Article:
Carefully scoop the mixture into the sanitized jars and beat down with a wooden spoon or french rolling pin until you have at least 2″ space at the top. There is an actual tool for this but as I try my best to be minimalist I use what I have. Now don’t freak out! You don’t need brine for this one as it ferments better in its own juices and the salt. Really. Set the fermenting weights or a ziplock full of water (sealed) and close the lid.
This is one of those typical situations for me when I really need to do something with that vegetable I bought that has been sitting on the counter for too long. I usually make jicama fries and have even tried my hand at jicama & spelt bread, jicama chips and jicama tortillas. I had been dreaming about all the ways I could ferment it and decided to go with simple. I save everything so I pulled some lime rinds out of the freezer and stuffed them in with some ground pepper over the jicama.
Finished, it went beautifully in a summer romaine salad with cucumbers, pickled carrots and pumpkin seeds.
1 Jicama, peeled and sliced into “fries”
4 Tbsp kosher salt
A few peppercorns or a 1/2 tsp fresh ground pepper
avocado oil to top.
4 liter glass jar (or 4 quart size jars)
Sanitize jar, weight and lid on the oven at 180°F for 2-3 min
Peel and slice the jicama into sticks
Halve a lime
Stuff jicama, lime and pepper into the jar
Pour the salt over the top and cover with water.
Pour a little avocado oil on top to seal out bacteria
Set in the fermenting weight, leaving an inch or two of space.
Cover and leave for at least a week.
These are fantastic tossed into a pickled veg medley salad using the brine as dressing. I did this for a potluck recently and the main ask was what the dressing was… and that’s it! Love it.
This is my second post on the popular aubergine hummus otherwise known as baba ganoush. Most Americans will know it as an eggplant, but I first had it in France and found the rest of the world also calls it by its french name: aubergine. Frankly it sounds much more appetizing than eggplant so I’ll stick with it. I love how it roasts and grills to smoky excellence and comes alive with extra virgin olive oil and sea salt. I have been making smokey baba ganoush for years and it is one of my favorites with crudités or a mezze platter. I have been known to eat it straight with a spoon as well. The last time I posted this was with the pre-fermentation or “classical” method. You can read that post here. Personally I find this method easier as it is exactly like making any other fermented hummus.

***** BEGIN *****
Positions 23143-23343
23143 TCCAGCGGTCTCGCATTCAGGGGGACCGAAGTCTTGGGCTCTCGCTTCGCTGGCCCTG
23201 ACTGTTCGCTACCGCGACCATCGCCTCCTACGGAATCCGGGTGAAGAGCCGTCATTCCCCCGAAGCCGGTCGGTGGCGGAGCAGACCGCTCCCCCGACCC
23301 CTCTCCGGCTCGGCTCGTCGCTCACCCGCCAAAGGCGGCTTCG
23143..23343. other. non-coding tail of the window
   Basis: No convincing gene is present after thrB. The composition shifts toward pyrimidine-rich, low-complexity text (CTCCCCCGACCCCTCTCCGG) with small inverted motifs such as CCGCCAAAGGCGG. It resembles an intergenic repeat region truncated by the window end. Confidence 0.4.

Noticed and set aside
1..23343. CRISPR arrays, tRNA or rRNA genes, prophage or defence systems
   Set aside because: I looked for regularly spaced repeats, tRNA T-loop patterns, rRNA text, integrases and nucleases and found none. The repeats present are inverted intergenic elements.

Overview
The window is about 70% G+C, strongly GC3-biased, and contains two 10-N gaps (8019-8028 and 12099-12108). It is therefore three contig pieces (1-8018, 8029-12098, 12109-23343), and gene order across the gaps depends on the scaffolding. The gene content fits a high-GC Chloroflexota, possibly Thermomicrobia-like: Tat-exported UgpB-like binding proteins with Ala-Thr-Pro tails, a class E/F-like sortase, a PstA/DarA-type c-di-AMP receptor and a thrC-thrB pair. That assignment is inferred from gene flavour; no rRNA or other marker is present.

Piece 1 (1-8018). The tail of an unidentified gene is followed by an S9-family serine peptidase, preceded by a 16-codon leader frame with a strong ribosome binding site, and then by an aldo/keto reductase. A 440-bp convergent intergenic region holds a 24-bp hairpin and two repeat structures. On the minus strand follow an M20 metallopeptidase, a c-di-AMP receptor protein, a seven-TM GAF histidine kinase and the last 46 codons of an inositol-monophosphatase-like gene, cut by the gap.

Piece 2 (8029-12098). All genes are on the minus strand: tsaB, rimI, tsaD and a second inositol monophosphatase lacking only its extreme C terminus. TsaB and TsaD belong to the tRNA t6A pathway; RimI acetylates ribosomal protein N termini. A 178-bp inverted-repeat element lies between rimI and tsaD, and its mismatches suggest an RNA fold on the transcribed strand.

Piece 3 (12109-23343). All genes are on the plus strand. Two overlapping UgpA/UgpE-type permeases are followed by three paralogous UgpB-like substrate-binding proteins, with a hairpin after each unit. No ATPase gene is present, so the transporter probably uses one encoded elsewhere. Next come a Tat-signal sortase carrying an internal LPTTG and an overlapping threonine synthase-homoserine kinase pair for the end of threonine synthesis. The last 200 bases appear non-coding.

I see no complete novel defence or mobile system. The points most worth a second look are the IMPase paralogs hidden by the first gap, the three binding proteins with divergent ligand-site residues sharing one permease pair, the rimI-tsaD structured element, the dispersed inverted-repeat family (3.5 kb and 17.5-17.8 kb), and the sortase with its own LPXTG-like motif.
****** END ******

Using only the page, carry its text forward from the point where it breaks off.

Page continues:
Consuming fermented foods aids your microbiome (the life in your gut) and helps your neurotransmitters send positive signals to your brain. This can help manage things like anxiety and inflammation and also helps your body process other vitamins more effectively.
Now, I have had a bit of a nightshade issue but the fermentation does deal with that issue to some extent. But that being said, I have had this post in my drafts for some time and am getting it out there while at the same time possibly saying goodbye to my beloved baba for who knows how long. We shall see! This is a much easer method than the pre-fermentation method and also allows you to remove the skins and seeds if needs be in order to lessen the source of nightshade related inflammation. So please enjoy. This is made with love. 🙂
3-6 aubergines, roasted and peeled (4 cups total when roasted)
*If you want more authentic baba ganoush, put these optional ingredients in. If you want the more Romanian version, leave them out. For this recipe I put in the cilantro but left out the lemon. It made for a lovely smooth and smoky hummus.
When picking your aubergines consider that the insides will shrink when roasting. The longer you roast, the less final product you will have. so when eyeballing them imagine the total product for each one to be about 1/2 – 2/3 the size.
Roast your aubergines in a preheated oven at 350ºF/175°C until just blackened, turning over in between. This should take about an hour but keep an eye on them as it can vary according to size.
When ready you should be able to poke the tops and feel a small pocket of air. Remove and let cool.
While the aubergine is cooling, sanitize your jars and lids at 175 degrees Fahrenheit in the oven for 5 minutes.
When they are cool enough to pick up, pull the tops off and scrape the insides into a colander to let any juices drain out. Often they are dry enough that I can skip this step. Set aside the juices.